want? Corrine knows only one thing for sure: another girl will disappear soon, and that girl just might be her.
This book will be released this fall, so that means from conception in the summer of 2005 to publication it’s just over two years. More, if you count the time that Tiffany worked on her original idea that led to her being chosen to write Hallowmere, but you’d have to ask her how long she’d been mulling the idea around.
In series publishing, I as the editor get a chance to see the creative process at a much earlier stage. It’s very exciting to be there from the initial concept. So I think that as I take you on the journey of developing a series and one volume in that series, you’ll be able to think about how you might apply the things I talk about to your own manuscript at any stage of the process, both in your self-editing process as well as in how you work with an editor.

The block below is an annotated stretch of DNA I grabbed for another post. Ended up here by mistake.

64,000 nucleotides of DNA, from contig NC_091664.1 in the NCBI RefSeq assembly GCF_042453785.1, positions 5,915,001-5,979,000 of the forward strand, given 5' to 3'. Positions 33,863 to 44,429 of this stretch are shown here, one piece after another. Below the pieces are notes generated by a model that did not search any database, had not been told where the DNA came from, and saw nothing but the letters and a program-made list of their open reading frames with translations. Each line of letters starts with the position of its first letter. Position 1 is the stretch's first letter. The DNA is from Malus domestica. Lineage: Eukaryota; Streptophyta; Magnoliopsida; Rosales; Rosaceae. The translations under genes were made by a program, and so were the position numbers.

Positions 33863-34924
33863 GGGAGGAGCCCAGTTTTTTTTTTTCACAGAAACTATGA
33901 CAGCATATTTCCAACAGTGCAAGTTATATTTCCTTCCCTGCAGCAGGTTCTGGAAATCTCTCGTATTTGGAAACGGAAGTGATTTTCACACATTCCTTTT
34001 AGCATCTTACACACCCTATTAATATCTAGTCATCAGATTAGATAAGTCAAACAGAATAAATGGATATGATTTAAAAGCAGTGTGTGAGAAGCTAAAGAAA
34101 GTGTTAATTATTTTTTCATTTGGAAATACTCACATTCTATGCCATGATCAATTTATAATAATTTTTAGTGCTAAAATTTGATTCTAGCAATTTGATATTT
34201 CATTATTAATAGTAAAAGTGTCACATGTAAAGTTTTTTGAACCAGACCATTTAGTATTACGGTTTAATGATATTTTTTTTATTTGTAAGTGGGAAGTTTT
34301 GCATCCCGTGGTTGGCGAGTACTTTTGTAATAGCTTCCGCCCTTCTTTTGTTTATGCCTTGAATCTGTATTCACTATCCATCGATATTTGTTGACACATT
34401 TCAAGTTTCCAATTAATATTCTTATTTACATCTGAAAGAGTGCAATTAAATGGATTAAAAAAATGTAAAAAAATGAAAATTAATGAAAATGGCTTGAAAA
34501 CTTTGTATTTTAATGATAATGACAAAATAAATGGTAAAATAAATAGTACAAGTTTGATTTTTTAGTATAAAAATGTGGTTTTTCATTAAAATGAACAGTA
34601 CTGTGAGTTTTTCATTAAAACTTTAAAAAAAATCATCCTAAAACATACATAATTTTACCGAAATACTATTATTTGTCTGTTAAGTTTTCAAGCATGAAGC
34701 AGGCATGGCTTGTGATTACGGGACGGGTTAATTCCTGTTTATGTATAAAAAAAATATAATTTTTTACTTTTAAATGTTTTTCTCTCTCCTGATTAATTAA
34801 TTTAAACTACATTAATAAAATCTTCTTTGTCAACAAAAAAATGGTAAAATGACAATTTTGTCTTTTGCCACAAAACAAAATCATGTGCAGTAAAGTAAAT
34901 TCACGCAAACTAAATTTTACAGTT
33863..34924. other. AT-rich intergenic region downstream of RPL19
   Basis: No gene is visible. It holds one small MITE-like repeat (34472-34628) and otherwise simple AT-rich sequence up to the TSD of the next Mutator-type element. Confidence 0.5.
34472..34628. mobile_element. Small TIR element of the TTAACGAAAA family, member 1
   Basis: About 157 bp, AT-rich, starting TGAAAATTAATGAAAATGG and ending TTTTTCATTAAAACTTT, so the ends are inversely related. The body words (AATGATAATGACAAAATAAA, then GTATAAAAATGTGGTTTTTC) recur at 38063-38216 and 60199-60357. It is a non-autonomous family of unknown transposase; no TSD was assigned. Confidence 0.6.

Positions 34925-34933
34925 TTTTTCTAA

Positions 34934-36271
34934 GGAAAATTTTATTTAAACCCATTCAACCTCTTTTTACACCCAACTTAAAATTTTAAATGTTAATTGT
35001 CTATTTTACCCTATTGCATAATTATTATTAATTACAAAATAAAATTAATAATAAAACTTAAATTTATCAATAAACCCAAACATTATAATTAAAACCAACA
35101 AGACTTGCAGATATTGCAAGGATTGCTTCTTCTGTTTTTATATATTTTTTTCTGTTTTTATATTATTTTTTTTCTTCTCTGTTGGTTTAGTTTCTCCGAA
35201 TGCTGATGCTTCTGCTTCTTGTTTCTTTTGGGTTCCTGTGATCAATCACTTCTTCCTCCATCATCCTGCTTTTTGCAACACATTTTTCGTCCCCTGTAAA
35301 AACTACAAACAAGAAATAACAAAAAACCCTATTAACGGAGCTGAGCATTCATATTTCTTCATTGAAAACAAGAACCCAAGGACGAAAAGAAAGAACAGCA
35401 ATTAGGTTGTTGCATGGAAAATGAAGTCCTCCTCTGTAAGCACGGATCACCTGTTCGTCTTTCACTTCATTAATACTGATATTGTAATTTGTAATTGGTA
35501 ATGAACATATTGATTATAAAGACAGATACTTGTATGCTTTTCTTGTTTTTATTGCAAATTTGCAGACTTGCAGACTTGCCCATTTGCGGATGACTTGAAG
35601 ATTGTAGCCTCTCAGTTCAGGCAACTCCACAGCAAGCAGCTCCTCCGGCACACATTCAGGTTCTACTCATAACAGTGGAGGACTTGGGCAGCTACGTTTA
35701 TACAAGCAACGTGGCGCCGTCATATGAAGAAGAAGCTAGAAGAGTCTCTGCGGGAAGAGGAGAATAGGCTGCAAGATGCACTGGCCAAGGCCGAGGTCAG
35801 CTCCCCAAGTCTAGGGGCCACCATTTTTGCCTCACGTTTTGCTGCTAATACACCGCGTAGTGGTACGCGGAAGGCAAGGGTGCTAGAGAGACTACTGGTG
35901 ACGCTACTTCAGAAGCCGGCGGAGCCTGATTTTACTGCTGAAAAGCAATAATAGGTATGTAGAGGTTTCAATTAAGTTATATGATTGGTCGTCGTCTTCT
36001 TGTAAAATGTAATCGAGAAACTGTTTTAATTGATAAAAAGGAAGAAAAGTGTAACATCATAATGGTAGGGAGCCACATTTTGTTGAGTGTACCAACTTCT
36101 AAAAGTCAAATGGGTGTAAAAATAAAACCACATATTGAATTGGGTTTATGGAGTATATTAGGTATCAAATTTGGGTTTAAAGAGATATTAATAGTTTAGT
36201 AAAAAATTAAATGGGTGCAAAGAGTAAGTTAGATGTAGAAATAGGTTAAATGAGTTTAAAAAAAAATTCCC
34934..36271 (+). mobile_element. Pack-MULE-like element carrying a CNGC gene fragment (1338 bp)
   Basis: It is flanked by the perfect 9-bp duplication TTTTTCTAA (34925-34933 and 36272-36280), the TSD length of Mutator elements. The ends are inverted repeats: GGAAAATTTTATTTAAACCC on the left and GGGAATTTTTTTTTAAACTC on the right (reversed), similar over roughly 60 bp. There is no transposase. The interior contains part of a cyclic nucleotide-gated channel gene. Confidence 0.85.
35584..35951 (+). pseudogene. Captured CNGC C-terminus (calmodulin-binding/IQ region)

Back when I first started working for Mirrorstone, I was given a task: to find a series for teen girls. I’m a big fan of the work of Holly Black (

 ) and Libba Bray (

)—if you aren’t familiar with Tithe or A Great and Terrible Beauty, you should be!—and I was interested in seeing something like that, only set in the U.S. and perhaps historical, definitely dark, involving the Fey world (fairies). I wanted it to be creepy and suspenseful, but not gross hack-and-slash horror. I wanted it to be dark, but not gory.
So with this and a list of other ideas in mind, I contacted several authors and asked them to pitch a story to me.

It was actually a local author, Shannon Hale, who led me to Tiffany. I asked Shannon if she had any friends who wrote the kind of teen dark fantasy I was interested in acquiring. As a matter of fact, she had a friend who wrote just what I was looking for!